IF YOU are paying tax-free allowances to your staff, make sure you can substantiate they are reasonable if IRD calls on you to do so. From 1 April 2008, you have been able to include depreciation in your calculation. For example, if your employee uses his own concrete mixer for your business, you can reimburse a share of repairs and depreciation on the mixer.
 
Child support rules to change
 
THE Government is looking at comprehensive rule changes for child support payments. Bearing in mind the extensive changes to the Working for Families (WFF) rules, this should not be a surprise.
 
Revenue Minister Peter Dunne says: "The submissions generally reflect the strongly held views in the community that the scheme can be fairer to all parties and of more direct benefit to the children it is set up to support."
 
Given the ability to look through family trusts for WFF, we wonder if a future government is going to do the same for aged care.
 
KiwiSaver for kids
 
HAVE you enrolled your children or grandchildren into a KiwiSaver scheme? Are they being taxed at the correct rate?
 
Recently we accidentally came across a KiwiSaver report for a two-year-old. He has an income of $56 a year! He was being taxed at 17.5 cents in the dollar on his KiwiSaver income. The correct rate for anyone with an income of less than $14,000 is 10.5% unless they have quite substantial PIE income as well. This certainly did not apply to our two-year-old.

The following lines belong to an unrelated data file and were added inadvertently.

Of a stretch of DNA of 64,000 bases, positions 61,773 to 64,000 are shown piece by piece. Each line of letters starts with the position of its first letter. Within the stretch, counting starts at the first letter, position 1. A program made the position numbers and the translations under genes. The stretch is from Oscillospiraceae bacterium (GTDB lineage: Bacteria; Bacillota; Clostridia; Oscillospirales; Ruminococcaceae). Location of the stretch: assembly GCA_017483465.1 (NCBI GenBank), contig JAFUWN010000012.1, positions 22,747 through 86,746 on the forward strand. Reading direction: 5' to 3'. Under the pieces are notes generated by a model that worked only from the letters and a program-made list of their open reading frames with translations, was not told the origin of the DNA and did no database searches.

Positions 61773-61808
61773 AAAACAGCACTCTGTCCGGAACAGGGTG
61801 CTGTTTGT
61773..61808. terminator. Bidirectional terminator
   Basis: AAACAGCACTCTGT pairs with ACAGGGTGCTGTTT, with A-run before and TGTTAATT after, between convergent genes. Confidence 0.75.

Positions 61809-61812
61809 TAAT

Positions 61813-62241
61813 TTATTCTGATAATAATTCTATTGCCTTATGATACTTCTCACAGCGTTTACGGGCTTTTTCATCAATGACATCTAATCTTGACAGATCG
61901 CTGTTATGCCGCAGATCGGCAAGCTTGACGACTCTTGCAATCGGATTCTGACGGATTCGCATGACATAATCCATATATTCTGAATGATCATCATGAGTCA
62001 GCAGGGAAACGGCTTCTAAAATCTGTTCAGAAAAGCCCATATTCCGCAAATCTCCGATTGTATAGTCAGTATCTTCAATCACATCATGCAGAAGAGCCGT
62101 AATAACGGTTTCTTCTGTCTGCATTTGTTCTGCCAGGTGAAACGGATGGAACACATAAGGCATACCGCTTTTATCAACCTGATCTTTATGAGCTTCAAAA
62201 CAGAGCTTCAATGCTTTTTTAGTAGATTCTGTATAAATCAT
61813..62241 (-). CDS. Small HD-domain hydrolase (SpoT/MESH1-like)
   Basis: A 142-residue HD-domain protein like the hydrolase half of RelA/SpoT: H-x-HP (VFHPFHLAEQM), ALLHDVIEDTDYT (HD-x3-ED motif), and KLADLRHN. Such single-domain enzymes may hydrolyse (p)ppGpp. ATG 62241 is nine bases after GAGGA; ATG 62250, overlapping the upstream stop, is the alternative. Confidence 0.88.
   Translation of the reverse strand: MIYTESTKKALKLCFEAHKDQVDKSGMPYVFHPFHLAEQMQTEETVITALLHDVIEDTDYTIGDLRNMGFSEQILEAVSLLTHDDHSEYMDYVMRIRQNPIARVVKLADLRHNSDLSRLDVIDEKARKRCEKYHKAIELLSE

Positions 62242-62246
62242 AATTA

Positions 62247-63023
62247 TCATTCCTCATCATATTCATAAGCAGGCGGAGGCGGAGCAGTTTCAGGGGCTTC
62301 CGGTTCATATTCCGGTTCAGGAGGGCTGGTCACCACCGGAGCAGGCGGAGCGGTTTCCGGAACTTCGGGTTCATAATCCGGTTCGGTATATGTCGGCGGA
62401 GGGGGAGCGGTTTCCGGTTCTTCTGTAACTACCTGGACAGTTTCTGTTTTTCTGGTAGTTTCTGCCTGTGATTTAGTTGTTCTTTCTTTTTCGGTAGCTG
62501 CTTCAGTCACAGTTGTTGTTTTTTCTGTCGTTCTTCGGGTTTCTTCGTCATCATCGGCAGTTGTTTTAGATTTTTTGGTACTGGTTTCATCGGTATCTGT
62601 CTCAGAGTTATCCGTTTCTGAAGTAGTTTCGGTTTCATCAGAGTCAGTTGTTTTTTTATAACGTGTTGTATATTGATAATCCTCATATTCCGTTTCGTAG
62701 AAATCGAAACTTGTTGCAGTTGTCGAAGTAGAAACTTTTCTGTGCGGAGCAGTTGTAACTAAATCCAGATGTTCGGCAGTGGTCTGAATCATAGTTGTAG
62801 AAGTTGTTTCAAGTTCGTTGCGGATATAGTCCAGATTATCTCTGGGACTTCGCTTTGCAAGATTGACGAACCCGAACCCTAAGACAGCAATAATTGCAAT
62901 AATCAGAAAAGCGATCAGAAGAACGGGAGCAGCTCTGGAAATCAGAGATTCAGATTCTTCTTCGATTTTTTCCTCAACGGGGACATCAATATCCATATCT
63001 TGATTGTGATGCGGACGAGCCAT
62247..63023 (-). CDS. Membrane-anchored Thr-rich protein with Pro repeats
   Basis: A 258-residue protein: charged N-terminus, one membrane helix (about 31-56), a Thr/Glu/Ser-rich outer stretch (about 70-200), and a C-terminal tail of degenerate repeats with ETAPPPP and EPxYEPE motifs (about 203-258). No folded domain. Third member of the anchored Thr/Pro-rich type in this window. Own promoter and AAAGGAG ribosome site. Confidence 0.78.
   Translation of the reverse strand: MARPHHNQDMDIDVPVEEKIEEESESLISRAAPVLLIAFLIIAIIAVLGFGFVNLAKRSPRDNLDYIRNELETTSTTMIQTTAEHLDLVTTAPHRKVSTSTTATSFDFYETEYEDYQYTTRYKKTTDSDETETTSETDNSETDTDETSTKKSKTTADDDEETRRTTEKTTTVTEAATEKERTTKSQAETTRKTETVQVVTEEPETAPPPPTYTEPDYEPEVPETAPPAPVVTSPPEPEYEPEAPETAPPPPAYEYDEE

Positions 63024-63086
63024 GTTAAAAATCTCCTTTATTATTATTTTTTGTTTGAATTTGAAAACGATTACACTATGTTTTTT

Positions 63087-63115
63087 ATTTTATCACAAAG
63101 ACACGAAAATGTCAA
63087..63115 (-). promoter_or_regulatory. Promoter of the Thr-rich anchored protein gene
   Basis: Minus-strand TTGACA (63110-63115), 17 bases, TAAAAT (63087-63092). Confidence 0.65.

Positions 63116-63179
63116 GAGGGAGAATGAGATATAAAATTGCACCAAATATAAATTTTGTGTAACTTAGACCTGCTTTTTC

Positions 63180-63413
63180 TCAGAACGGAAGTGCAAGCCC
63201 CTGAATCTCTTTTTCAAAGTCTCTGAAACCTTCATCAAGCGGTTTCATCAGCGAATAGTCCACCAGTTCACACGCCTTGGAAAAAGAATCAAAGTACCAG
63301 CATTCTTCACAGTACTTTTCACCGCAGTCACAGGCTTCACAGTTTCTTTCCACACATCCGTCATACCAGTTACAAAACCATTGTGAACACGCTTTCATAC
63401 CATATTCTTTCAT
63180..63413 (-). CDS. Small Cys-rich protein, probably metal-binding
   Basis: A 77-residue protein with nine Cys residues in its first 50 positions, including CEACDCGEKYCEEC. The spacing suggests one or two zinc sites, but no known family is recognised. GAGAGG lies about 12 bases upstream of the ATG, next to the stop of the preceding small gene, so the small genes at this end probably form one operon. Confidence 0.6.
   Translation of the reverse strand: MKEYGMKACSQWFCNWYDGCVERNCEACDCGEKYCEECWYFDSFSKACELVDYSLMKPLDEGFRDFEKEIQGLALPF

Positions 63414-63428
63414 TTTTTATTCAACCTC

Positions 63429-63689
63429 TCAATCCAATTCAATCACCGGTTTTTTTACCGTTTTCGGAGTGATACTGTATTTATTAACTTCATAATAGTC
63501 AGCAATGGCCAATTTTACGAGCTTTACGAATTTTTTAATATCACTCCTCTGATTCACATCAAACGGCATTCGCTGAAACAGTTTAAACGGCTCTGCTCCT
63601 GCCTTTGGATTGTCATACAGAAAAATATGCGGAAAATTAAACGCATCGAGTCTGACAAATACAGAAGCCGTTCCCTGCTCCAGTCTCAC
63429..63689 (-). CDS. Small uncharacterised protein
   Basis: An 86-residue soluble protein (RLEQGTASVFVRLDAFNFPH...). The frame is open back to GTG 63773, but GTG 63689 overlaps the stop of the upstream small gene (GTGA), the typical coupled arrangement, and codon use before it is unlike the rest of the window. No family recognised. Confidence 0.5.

Check to see the children are not being over-taxed. If you don't, the Government is going to benefit by quite a significant sum overall, assuming the over-taxation goes on for some years.
 
Flowers reveal missed opportunity
 
AMY is a widow in her early 70s. She lost her husband about a year ago. Four or five months ago a real estate agent contacted her and said she had a client who would very much like to see her house. She wanted to know if the owner would mind showing it to her customer.
It is a beautiful house and would appeal enormously to someone with $1 million or more to spend. As it is on several levels and big, it is likely the owner is going to sell sooner, rather than later. She therefore agreed to allow the real estate agent and her client to view the house. They came back two or three times and each time the owner warned the real estate agent she was not yet ready to sell.